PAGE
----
The kiss is chaste, close-mouthed, too emotional to be anything else—until Lan Wangji’s hand curls around the back of his knee again, yanks him forward, and then it isn’t. Wei Wuxian grabs him by the collar and makes a greedy noise, hauling him closer to the table until the side of it digs into his skin, hard enough to bruise.
“Wei Ying,” Lan Wangji tries to say, breaking the kiss, but Wei Wuxian only tilts his head the other way and goes back in.
After a few indulgent moments, he tries again, and this time, when they separate, Wei Wuxian laughs.
“Wow, Mo Xuanyu is so lucky. Even Wei Wuxian never got to kiss Lan Wangji like this,” he prattles, his grin going bright and lopsided.
Lan Wangji sighs, all messy breath. “Ridiculous,” he says, because he is.
Wei Wuxian slants him an amused look when Lan Wangji stumbles getting up. “Lan Zhan,” he says, allowing himself to be pulled to his feet by him a moment later. “I think this sort of goes without saying now, but I— I really am happy that I’m going back to Gusu with you.” He aims a guilty stare at Lan Wangji’s shoes. “Please, don’t listen to what I said earlier. I was just— I was—”
“I know,” Lan Wangji says, but Wei Wuxian plows on.
“I always want to go where you go. I like you so much, Lan Zhan,” he says, in that easy, earnest way of his. He grips his hands. “Did you know that, too?”
Lan Wangji looks away, swallows. “I do now,” he says.
Wei Wuxian smiles, brilliant and effervescent, and Lan Wangji can’t keep his eyes away any longer. He doesn’t know why he spent so much of his adolescence trying to dodge that smile. If he hadn’t, they might have—he surely would have—what?—fallen in love with him? How foolish. He’d gone and done that, anyway.
They arrive in Gusu one night later, after a long day of travelling by foot for Little Apple’s sake, because Wei Wuxian had flatly refused to part with him.
Once they’re settled in and well-rested, Lan Wangji goes to Songfeng Shuiyue Pavilion to give his brother a report about the incident on Dafan Mountain. But his unease about the soul-snatching statue is tempered significantly by the comfort and catharsis of having Wei Wuxian back, and he wears his feelings openly enough that Lan Xichen notices, too.
“You seem delighted to have him here,” Lan Xichen says candidly, like Lan Wangji has many friends who trail him around the Cloud Recesses wearing dark robes and wide smiles. “Who is he? How did you meet?”
Lan Wangji debates the merits of keeping his knowledge to himself, but only for a moment. Truthfully, he’s eager to say the words aloud—to speak their truth into existence. “Brother.” He meets his even gaze. “It is Wei Ying.”
His brother’s face flashes with immediate, fond understanding. But, too soon, his expression wavers. “Wangji—how can you be certain?” The that you can trust him hangs unsaid, but he hears the accusation loud and clear.
Lan Wangji unconsciously stands straighter. “Because I know him. I know him as I know myself.” He knows him as he knows all of the rules presiding over the Cloud Recesses, too: by heart, and carved into him like stone. He could recite him like a song, could pluck the very essence of him from the strings of his guqin—could conjure him in his mind’s eye in such excruciating detail that the rest of the world would seem gritty and poorly resolved by comparison.
Lan Xichen appears to be at a loss for words. His mouth opens and closes several times before he speaks again. “He has confessed?”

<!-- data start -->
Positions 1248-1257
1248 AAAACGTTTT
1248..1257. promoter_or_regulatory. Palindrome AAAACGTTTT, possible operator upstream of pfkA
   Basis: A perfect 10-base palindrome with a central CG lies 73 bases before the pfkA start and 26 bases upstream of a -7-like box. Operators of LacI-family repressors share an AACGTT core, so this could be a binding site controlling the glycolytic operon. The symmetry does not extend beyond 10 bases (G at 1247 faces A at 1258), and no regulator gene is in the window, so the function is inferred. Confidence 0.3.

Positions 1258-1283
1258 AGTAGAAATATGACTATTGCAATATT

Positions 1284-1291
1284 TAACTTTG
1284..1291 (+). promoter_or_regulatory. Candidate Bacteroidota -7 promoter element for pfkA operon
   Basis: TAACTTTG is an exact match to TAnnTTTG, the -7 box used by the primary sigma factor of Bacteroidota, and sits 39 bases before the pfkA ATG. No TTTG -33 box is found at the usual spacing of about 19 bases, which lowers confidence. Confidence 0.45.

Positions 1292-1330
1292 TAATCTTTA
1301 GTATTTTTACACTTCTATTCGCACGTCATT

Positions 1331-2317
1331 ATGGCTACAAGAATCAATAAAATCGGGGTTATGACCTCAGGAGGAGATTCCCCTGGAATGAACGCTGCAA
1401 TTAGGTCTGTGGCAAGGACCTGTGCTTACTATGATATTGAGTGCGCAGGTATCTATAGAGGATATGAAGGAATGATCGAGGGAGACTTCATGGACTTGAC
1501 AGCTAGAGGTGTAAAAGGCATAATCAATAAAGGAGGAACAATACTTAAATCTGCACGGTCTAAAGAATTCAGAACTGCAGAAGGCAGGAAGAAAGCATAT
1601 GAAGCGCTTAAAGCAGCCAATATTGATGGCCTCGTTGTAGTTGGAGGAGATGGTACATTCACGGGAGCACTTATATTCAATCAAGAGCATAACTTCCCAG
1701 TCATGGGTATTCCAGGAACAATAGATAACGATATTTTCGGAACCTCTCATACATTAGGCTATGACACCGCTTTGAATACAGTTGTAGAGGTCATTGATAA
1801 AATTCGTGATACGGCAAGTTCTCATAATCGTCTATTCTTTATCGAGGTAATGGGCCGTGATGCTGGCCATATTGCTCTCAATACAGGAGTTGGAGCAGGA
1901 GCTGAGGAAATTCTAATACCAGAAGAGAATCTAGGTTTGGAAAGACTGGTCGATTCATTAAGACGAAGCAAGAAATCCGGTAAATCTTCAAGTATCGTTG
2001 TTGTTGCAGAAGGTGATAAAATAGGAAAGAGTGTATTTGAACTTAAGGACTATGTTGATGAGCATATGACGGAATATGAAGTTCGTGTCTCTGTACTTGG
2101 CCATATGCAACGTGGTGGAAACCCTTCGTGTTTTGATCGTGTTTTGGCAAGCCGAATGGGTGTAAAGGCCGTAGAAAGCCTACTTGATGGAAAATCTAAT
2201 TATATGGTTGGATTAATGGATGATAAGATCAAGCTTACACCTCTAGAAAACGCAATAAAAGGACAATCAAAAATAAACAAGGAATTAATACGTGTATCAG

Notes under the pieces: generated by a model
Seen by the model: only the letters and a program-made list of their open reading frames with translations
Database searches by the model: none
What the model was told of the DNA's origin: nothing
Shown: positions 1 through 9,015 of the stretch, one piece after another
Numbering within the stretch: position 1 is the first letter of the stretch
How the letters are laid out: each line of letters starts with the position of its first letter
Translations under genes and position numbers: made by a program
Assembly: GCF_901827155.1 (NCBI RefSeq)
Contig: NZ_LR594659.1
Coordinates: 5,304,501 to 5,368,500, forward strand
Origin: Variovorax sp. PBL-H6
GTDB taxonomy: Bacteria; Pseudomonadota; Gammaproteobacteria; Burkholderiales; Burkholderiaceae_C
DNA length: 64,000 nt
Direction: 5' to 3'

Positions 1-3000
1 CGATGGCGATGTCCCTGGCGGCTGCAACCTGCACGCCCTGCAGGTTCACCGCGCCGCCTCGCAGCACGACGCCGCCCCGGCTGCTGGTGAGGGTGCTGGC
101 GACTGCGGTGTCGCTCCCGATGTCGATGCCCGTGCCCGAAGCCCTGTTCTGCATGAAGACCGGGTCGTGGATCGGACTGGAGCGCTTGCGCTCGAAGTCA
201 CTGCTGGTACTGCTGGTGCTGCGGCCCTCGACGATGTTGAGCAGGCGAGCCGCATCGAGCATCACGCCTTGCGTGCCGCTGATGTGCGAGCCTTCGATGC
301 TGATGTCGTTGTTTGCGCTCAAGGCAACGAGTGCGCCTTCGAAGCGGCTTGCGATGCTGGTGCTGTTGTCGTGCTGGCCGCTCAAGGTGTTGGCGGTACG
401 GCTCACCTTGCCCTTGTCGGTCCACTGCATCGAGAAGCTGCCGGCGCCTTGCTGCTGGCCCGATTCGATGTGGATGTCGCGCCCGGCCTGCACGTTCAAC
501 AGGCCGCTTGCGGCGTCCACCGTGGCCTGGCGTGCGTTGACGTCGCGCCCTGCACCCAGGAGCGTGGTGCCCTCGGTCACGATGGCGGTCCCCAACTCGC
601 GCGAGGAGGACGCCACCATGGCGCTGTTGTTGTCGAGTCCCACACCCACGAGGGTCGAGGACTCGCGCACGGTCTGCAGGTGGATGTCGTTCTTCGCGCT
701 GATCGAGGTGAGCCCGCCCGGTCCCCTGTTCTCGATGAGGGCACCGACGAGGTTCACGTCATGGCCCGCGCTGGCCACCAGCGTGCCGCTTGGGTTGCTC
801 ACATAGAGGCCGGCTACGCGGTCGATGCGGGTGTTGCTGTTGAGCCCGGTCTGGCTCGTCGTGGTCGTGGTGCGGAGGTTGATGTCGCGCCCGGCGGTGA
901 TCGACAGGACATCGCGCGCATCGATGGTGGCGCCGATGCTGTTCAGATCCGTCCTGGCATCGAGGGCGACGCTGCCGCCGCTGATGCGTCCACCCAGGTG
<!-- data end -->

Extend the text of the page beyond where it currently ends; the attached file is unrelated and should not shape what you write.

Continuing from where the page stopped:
“He doesn’t need to,” Lan Wangji answers, sharper than he means to. When it comes to Wei Wuxian, Lan Wangji has always wanted too harshly, too fiercely, and now that he finally has him again, he just feels overprotective and raw.
Lan Xichen seems to accept his answer, at last. He nods, his expression going softer around the edges. “I believe you, Wangji,” he tells him, serious until he suddenly isn’t. “And I am pleased for you.”
A head pokes through the sliding entrance doors, then, curious and catlike.
“Ah—Zewu-jun.” Wei Wuxian stumbles into a bow when Lan Xichen turns toward him. “I’m sorry to intrude. I was just looking for Hanguang-jun…”
“No need to apologize, Master Wei,” Lan Xichen says neutrally, effectively freezing Wei Wuxian in place.
With the slightly obscure divider between them, shielding Lan Wangji from his line of sight, Wei Wuxian still appears ignorant to the fact that he is in the room.
Lan Wangji hears the wince in his voice. “Ah. So, Zewu-jun has recognized me.”
Lan Xichen gives him a thin smile. “Actually, I was just informed by Wangji,” he says, gesturing unassumingly.
Wei Wuxian steps further into the room, his eyes scanning. When they land on Lan Wangji’s face, he considerably brightens. “Ah, there you are!”
All of the softness that Lan Wangji feels flees to his mouth, curving into an instinctive smile. “Wei Ying. What did you need?”
The question seems to catch him off guard. “Oh. Um! Nothing, really, I guess.” Wei Wuxian rubs the back of his neck, looking almost—shy. “Just. Um. Good morning.”
Wei Wuxian still has not grown out of his habit of sleeping in late, and Lan Wangji feels suddenly compelled to point out this fact. He schools his expression into one of impassivity.
“Good afternoon,” he replies smoothly. Just to be contrary, and because Wei Wuxian will love it.
“Oh, ha ha, uh—wait, did you just make a joke?” Wei Wuxian juts his chin at Lan Xichen, reeling him into their childish antics. “Did your brother just make a joke?”
“I’m sure Wangji wouldn’t do that,” Lan Xichen says, feigning seriousness.
Later, when they wander off into the back hills to feed their rabbits, Lan Wangji is reminded of another place, an impossible place, where pink lotuses met white peonies and the trees bloomed with Emperor’s Smile. And Wei Wuxian had looked just as alive there, too, but somehow, this is sweeter. This is better.